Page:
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"Migrate To The Moon Before It's Too Late."

American Interterrestrial Society Archives, Super 8 Film, 2015

 

AIS Letter copy.jpg
    Shortwave radio and Space Race technology of the 1950’s and 1960’s cultivated intensely individual and collective experiences that connected us through distance and encouraged us to explore the unknown. My research on shortwave radio and space travel as landmarks of exploration includes photographs, shortwave spy codes, a spacesuit, and a collection of the QSL cards that shortwave operators mail to one another. Photographs are portals within our subjective and objective memories, histories that are both true and fabricated. Distant Transmissions is presented under the guise of the “American Interterrestrial Society”, a fictitious organization that comments on our role in history and how our history is informed and changed by technology.     Photography encourages us to dream of exploring unknown lands through its subjective nature. The blending of real and make believe will produce a visual dialogue that asks: How quiet would things be if all other technology failed and we only heard the humming of radios? How would we communicate differently if we only had shortwave radio? Would we be able to hear the humming of radios from other planets? What does static sound like in space? When you come back from space, do you miss it? Do you hear the stars pounding in your ears? Can historical technology remind us of a history that is no longer ours? Can we reclaim history and make it our own? Do we find history or create it?

Shortwave radio and Space Race technology of the 1950’s and 1960’s cultivated intensely individual and collective experiences that connected us through distance and encouraged us to explore the unknown. My research on shortwave radio and space travel as landmarks of exploration includes photographs, shortwave spy codes, a spacesuit, and a collection of the QSL cards that shortwave operators mail to one another. Photographs are portals within our subjective and objective memories, histories that are both true and fabricated. Distant Transmissions is presented under the guise of the “American Interterrestrial Society”, a fictitious organization that comments on our role in history and how our history is informed and changed by technology.

Photography encourages us to dream of exploring unknown lands through its subjective nature. The blending of real and make believe will produce a visual dialogue that asks: How quiet would things be if all other technology failed and we only heard the humming of radios? How would we communicate differently if we only had shortwave radio? Would we be able to hear the humming of radios from other planets? What does static sound like in space? When you come back from space, do you miss it? Do you hear the stars pounding in your ears? Can historical technology remind us of a history that is no longer ours? Can we reclaim history and make it our own? Do we find history or create it?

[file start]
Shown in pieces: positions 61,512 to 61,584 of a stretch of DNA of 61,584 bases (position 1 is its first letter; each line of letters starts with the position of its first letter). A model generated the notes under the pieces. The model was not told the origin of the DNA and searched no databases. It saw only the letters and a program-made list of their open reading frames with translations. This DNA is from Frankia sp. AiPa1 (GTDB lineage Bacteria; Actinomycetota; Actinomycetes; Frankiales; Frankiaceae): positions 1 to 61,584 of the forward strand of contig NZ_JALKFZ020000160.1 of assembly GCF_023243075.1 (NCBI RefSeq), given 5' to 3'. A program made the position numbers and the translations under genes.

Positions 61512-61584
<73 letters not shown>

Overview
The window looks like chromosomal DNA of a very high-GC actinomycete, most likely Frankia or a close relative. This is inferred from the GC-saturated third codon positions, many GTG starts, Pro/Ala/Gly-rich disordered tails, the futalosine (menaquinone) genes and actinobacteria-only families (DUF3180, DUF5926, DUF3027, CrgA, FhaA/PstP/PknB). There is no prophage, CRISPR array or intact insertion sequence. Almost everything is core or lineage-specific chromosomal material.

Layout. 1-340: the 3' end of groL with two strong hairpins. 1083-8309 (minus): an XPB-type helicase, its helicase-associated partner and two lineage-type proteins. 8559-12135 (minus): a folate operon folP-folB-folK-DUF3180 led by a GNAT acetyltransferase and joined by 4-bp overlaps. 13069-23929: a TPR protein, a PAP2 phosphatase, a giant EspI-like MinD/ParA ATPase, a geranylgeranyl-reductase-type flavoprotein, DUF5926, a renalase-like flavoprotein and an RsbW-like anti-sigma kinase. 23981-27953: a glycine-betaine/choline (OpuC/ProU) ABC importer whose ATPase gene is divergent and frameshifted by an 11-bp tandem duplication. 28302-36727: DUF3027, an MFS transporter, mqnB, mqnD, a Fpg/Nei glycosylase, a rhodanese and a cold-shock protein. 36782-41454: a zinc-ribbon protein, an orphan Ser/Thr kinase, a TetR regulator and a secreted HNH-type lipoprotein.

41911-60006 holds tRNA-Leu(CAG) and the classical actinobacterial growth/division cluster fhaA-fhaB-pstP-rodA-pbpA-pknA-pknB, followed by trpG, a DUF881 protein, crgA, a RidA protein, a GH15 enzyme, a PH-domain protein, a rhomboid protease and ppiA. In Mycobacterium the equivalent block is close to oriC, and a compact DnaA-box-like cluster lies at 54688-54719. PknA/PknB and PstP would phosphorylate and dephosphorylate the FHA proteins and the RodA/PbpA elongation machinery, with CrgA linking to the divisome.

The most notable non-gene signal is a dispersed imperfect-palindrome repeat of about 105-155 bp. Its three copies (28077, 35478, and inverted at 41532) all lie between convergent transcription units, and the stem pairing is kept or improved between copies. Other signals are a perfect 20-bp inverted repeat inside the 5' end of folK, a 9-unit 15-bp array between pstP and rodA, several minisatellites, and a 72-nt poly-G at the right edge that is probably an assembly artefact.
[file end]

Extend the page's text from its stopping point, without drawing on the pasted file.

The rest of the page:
4 copy.jpg
  Interterrestrial Space Suit, Mixed Media, Found Objects, 2016

Interterrestrial Space Suit, Mixed Media, Found Objects, 2016

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  Space Diagram #1-3, Gum Bichromate, 2016

Space Diagram #1-3, Gum Bichromate, 2016

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 Letter From An Esteemed Member, 2016

Letter From An Esteemed Member, 2016

  Distant Transmissions #1-13, Gum Bichromate, 2016

Distant Transmissions #1-13, Gum Bichromate, 2016

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  QSL Card Collection, Mixed Media, Cyanotype, Gum Bichromate, Super Sauce Transfers, 2015

QSL Card Collection, Mixed Media, Cyanotype, Gum Bichromate, Super Sauce Transfers, 2015

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  Audio, Found Objects, QSL Card Collection, Images Transferred with SuperSauce, Cyanotype, Gum Bichromate, 2016                              

Audio, Found Objects, QSL Card Collection, Images Transferred with SuperSauce, Cyanotype, Gum Bichromate, 2016

                          

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  Distant Communications, Collaboration with Harrison Walker, Cabinet with Objects and Images, Gum Bichromate, Cyanotype, Van Dyke Brown, 2016              
  
 
  
    
  
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  Our collaboration formed at Maine Media Workshops in the summer of 2015.  We explored Maine looking for found objects that showed a physical record of time, objects that evoked the tactile power of memory. This seemingly endless search sparked our desire to collaborate. Once apart at our respective schools, we have been sending each other postcards and objects through the mail, altering, manipulating, and layering them.  These exchanges lead to a culminating installation at our MFA thesis exhibitions in Greenville, North Carolina and Philadelphia, Pennsylvania. We have arranged the cards and objects inside a cabinet we found in Maine.  This work embodies the power of both individual and shared memories. We explore the intersections of tactile memory and history. We are investigating photographic methods in relation to memory and its mutability over time.  Our work includes processes such as Cyanotype, Gum Bichromate, and Salt Printing.  These 19thh century techniques create images with a grainy, soft focused quality that mimic the act of remembering. The aesthetics of our work demonstrate the layering, covering up, removing, and altering of what we remember over time. We believe our memories are a copy of a copy, constantly changing.